Jose Tabata is 6 for his last 22 with 1 walk and 3 strikeouts in that stretch. There was a point this off-season when I was considering placing Tabata ahead of Hughes on my prospect ranking. It was partially to be controversial and partially because I didn’t feel there was much difference between the two as prospects. However, I decided against it because doing it just to be controversial would have been stupid and because I couldn’t get over my fears about his history of hand injuries and his weight. Spring training came and it seemed all was well. Tabata looked to be in better shape than he was last year and he was driving the ball, but a month and a half into the season and Tabata is having trouble driving the ball, expected in the FSL, and is very much out of shape, not as expected. I scoffed at the initial Baseball America reports of Tabata being 220 pounds, but now I’m not sure. Making matters worse, Tabata seems to be loafing, both at the plate and in the field. While I hope Tabata can work his way back into shape, he has established himself as a guy who struggles to keep his weight under control and that is going to be a huge mark against his prospect status.
Juan Miranda is 3 for his last 16 with a home run, a walk, and 4 strikeouts. Miranda’s performance has been highly uninspiring, but he stood out in the Clemens game as an impressive physical specimen. He has monstrous forearms and despite being at least 24 years old, looks like he has room on his frame to get even bigger. I’m not sure he’s going to hit much, but he could probably sell a few jeans.
Colin Curtis was 2 for 10 with a walk and 2 strikeouts. Curtis is really struggling at the moment, which is something a guy with questionable tools can’t afford to do, as he will be buried quickly. Colin didn’t leave much of a lasting impression in the Clemens game as he seemed to be your run of the mill scrappy player.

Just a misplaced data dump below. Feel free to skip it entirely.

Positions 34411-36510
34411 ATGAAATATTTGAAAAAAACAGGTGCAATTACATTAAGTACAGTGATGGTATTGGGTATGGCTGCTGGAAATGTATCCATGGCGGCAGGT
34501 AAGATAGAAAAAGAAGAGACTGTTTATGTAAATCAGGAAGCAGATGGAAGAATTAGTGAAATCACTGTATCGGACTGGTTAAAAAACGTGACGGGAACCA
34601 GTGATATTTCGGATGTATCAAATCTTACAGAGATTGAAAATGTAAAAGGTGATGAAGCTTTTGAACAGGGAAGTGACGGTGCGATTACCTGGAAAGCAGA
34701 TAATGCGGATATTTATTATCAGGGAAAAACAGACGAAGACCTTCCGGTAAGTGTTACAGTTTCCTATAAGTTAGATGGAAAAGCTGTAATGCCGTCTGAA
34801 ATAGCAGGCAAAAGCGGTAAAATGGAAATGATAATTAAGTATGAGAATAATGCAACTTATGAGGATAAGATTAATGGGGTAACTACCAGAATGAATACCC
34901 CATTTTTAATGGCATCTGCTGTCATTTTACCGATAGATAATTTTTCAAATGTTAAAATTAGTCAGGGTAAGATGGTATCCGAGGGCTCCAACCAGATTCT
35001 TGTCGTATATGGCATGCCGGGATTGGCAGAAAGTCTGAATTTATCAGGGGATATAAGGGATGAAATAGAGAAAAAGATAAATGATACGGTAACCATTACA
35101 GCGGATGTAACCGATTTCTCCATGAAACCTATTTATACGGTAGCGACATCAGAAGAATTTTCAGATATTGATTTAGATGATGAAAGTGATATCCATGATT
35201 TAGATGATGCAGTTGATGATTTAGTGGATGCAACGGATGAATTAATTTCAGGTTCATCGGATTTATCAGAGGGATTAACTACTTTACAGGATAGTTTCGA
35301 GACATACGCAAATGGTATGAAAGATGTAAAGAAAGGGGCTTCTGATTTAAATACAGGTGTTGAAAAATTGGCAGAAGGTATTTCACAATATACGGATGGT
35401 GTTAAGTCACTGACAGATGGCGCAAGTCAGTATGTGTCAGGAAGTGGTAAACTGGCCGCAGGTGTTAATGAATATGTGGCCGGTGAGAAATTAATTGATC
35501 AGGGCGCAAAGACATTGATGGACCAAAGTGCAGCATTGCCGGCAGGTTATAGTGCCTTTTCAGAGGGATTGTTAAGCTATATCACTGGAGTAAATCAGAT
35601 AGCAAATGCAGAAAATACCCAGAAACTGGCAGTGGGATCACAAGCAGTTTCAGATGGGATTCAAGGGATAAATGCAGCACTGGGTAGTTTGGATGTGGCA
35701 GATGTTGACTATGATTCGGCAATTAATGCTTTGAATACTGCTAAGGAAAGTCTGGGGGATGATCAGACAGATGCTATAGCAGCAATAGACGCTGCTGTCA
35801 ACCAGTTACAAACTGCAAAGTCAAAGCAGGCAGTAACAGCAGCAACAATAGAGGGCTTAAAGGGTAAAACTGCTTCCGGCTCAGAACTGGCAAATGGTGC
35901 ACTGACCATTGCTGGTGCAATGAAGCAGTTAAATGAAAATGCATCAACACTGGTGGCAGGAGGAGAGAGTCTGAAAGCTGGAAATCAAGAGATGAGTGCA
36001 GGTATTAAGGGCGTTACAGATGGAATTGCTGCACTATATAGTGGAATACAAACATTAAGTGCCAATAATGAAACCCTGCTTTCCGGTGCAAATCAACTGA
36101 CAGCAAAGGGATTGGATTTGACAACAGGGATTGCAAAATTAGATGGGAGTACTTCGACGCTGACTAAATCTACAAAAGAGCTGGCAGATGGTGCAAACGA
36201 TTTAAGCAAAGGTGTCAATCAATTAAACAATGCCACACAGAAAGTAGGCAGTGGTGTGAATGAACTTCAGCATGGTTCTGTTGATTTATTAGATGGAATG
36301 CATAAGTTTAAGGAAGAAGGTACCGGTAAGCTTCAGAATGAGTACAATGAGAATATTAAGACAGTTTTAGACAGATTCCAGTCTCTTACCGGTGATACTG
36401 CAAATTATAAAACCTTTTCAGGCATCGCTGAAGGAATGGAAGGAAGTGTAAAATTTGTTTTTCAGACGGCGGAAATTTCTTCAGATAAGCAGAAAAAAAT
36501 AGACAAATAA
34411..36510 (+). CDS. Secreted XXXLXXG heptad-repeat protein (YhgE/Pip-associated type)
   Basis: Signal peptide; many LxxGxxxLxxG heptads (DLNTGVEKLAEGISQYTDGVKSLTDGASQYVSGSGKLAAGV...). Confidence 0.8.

Francisco Cervelli was 3 for 11 with a double, a homer, 2 walks, and 2 strikeouts. My concern when I saw Cervelli play last year was his discipline or lack thereof. This season his statistics have shown him to be a much more disciplined hitter and he looked the part as well. I’ve been straddling the fence a bit on him, but right now I’m a big Cervelli backer. He is probably a Top 3 position prospect in the system at the moment. Hopefully he finishes the year as strong as he started it and Posada does the same, so that we can then begin planning the Posada to Cervelli transfer.
After a month off with injury, Marcos Vechionacci returned to the lineup to go 0 for 7 with a walk. Vechionacci’s eye didn’t suffer any from the layoff, but his timing did as he is not squaring up with the ball when he swings. This is a critical year in Marcos’ development as I, and many others, have been waiting on him for some time now. He needs to get things going, which he seemed to be doing prior to his DL stint. Luckily for him, he’s only had 42 at bats, so even if things don’t go smooth immediately, he will have ample time to make his numbers look nice.
Michael Dunn and Ivan Nova both had good outings this past week. Dunn posted a 6.2-4-0-0-1-3-0 night and Nova had a 7-5-1-1-0-4-0 night. Both guys had rough outings last time out, so it was nice to see them bounce back. If Reyes can get his issues with the strike zone in control, the Yankees may have another pitching trio on their hands.
Mitch Hilligoss is now the proud owner of a 26 game hit streak. Over the last 5, Hilly was 7 for 20 with 2 walks, 6 strikeouts, and a steal. Hilly’s season line now stands at .323/.367/.406 (AVG/OBP/SLG). That isn’t too impressive and is a concern about his overall future effectiveness, but his flashy AVG and extended hit streak is also evidence of why scouts think he’s such a great pure hitter. Hopefully he’s one of the great pure hitters who is able to eventually develop some power; otherwise, that tool/skill won’t do him much good.
Austin Jackson is 6 for his last 19 with 3 doubles, a walk, 5 strikeouts, and 2 steals. The production has been solid, but the strikeout total is beginning to creep up again and more than anything else, that is what he needs to keep under control. Eduardo Nunez went 5 for his last 15 with 4 walks, 2 strikeouts, and 2 steals in 3 attempts. Despite only having 3 extra base hits through 39 games, I’ve been impressed with the way Eduardo has played. If he can continue to raise his average and pick up his walks, I’m comfortable, for now, with the lack of power.
Tyler Clippard going in the majors and Jeff Marquez going for Trenton. It should be an exciting day/night.
I just finished Finals this past week, I have LSATs on June 11th, and I begin work for the Yankees on Monday. If my posting slows, you know why.